+44(0)7483 235068 suzanne@theinnerpotential.com

Delegation – a Dilemma?

“By the time I’ve shown them what to do, I might as well do it myself.”

I regularly hear this when coaching leaders and managers on the topic of delegation.

Delegation is a hot topic in my coaching room.

Sometimes it’s not the presenting issue that brings senior leaders to coaching.

But it can sometimes be one of the answers and plans that they take away, in order to deal with that issue.

In this blog, we will discuss the deep benefits of building a culture of delegation.

Why wouldn’t you delegate? First, the cons.

There can be a host of reasons that hold a leader back from delegating.

Some of the barriers for my coachees in the last year have been:

Feeling awkward asking others to do things.

This can be a particular issue for newly promoted leaders and managers. If their peers have become their direct reports, there is a new relationship to establish.

Not wanting to burden other people.

This can be a mindset that really gets in the way of effective delegation. Seeing delegation in a different way can help.


The time it can take to get a team member up to speed can deter leaders from delegating. This can happen especially where their work volume already feels unmanageable to them.


A common one for high-performers: feeling as if they should do the work themselves.

Perceived competence.

Not trusting others or not believing they are ‘up to it’ often clouds a decision to delegate.

Saboteur thinking.

Not wanting to lose control, perfectionism, avoidance or being a pleaser can really get in leaders’ way.

This much is true…. Delegating when someone lacks the right skills and capability to do the work can be a recipe for disaster.

But what about when team members are competent, keen to develop and just need your guidance and support?


Why would you delegate? Next, the pros.

When a leader chooses to delegate they can benefit from:

🔸 A structural reduction in their own workload and stress

🔸 Developing team members’ skills and self-worth

🔸 Creativity and diversity of approach

🔸 Increased employee productivity, with potential to add to the ‘bottom line’

🔸 Building a culture of trust

🔸 Building talent for the organisation’s future

🔸 Improved employee engagement, through trust and involvement

🔸 Investment in team members development and their future


How to avoid employee frustration that their roles don’t make best use of their talents, abilities and skills?
Sadly, this is a story I’ve seen in the results of many organisations’ employee survey results.

When we delegate in the best way, we can enhance the working culture, by generating positive feelings in our team.

But we need to have a growth mindset, to do that.

So, what is good practice, when it comes to delegation?


6 steps to successful delegation

Here’s a reminder of some key points to consider when delegating:

1. Choosing what to delegate

Identifying the right tasks to delegate is crucial. Focus on projects that are suitable for others to take on.

Then you can free your time for more strategic responsibilities that only you can do.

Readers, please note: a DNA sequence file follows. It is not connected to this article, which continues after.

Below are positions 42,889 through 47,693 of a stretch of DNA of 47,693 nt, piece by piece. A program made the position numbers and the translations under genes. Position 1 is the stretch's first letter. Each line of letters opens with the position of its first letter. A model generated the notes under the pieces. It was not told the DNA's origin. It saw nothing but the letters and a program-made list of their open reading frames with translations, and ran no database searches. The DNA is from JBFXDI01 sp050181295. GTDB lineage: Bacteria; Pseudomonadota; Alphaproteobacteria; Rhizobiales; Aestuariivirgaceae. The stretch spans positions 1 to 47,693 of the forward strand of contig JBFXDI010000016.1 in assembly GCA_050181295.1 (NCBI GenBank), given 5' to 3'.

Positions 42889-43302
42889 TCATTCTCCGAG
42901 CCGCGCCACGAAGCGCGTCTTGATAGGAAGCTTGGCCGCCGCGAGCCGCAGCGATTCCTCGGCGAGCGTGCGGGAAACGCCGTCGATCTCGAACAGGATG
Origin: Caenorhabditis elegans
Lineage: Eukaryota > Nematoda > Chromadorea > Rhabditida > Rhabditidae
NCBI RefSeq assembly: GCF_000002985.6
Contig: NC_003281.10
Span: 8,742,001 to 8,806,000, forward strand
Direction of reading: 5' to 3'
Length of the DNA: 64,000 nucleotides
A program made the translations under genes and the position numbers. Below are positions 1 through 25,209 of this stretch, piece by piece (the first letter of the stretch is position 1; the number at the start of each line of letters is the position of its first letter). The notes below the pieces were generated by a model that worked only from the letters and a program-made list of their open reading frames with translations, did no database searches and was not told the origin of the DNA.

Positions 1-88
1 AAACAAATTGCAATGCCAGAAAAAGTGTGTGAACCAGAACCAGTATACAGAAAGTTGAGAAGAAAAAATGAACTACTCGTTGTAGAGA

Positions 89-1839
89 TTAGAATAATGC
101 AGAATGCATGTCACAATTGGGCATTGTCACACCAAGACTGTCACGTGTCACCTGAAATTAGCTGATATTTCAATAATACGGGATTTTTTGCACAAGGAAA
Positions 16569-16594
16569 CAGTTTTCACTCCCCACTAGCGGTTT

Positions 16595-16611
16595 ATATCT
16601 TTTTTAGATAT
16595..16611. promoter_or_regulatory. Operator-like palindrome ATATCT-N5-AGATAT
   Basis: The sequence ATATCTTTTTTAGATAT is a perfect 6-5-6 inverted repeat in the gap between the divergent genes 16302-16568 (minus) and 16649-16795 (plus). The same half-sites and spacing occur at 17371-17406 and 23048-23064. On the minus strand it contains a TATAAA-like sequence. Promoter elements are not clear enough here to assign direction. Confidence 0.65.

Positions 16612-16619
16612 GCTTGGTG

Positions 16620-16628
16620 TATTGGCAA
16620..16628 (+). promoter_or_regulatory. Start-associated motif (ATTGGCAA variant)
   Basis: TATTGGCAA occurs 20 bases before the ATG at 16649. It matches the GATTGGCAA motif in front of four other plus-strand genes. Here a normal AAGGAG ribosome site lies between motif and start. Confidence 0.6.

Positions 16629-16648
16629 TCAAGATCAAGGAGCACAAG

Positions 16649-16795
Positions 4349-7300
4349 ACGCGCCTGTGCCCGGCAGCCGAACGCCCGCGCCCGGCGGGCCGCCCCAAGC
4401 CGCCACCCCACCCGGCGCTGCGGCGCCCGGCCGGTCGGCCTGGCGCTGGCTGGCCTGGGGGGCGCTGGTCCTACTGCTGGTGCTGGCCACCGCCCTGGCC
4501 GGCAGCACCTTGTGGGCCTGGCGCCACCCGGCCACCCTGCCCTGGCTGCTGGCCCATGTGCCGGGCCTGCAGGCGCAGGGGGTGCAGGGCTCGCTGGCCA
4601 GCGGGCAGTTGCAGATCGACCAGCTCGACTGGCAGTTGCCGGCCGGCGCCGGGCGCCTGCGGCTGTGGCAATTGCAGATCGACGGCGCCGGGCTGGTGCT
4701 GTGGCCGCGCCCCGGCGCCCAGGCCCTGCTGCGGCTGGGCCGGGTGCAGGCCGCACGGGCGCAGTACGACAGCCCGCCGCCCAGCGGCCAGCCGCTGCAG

2. Clarity

Ensuring you give adequate time to a) explain the task in detail and b) set clear expectations for the individual taking it on.

This clarity helps avoid misunderstandings and increases the chance of a successful outcome.

3. Checking understanding

Making sure the person taking on the activity is really clear about what’s needed. Knowing when, what they need to consider and what communication is needed is essential to a good result.

Asking them to play back to you what they understand can be a great way of identifying any gaps that you need to fill.

4. Assigning appropriately

Selecting the individual with the right mix of skill and will to take on the delegated task is essential.

If the task is important and has some urgency, it needs someone who is qualified and experienced in handling the responsibility effectively.

Or, if the task is non-urgent and you are delegating to build skill, be prepared to provide more guidance and support.

5. Oversight and support

Providing proper supervision is key to successful delegation. Leaders should act as mentors and coaches to ensure the task is completed satisfactorily.

They have a responsibility to check understanding, clarify points and offer guidance and assistance when needed.

Building in early and mid-point progress check-ins can make sure the work is on track.

6. Communication

Open and clear communication is vital. Any challenges that arise during the delegated task, need discussion so that obstacles can be removed.

Feedback and acknowledgement for the work done is key – this will bolster the team member’s confidence and skills to take on the next delegated task.



So, is it worth investing in learning to delegate more effectively, to develop and engage your team and improve productivity?

What do you need to think about more, to enhance your delegation skills?


If you found this article helpful and want to know more about how coaching can help you (or leaders in your organisation) to elevate their delegation skills, then do get in touch.

You can send a DM on LinkedIn or email me: suzanne@theinnerpotential.com



Get in touch

Contact Suzanne Pullen +44(0)7483 235068 if you wish to discuss this post or any of the services The Inner Potential has to offer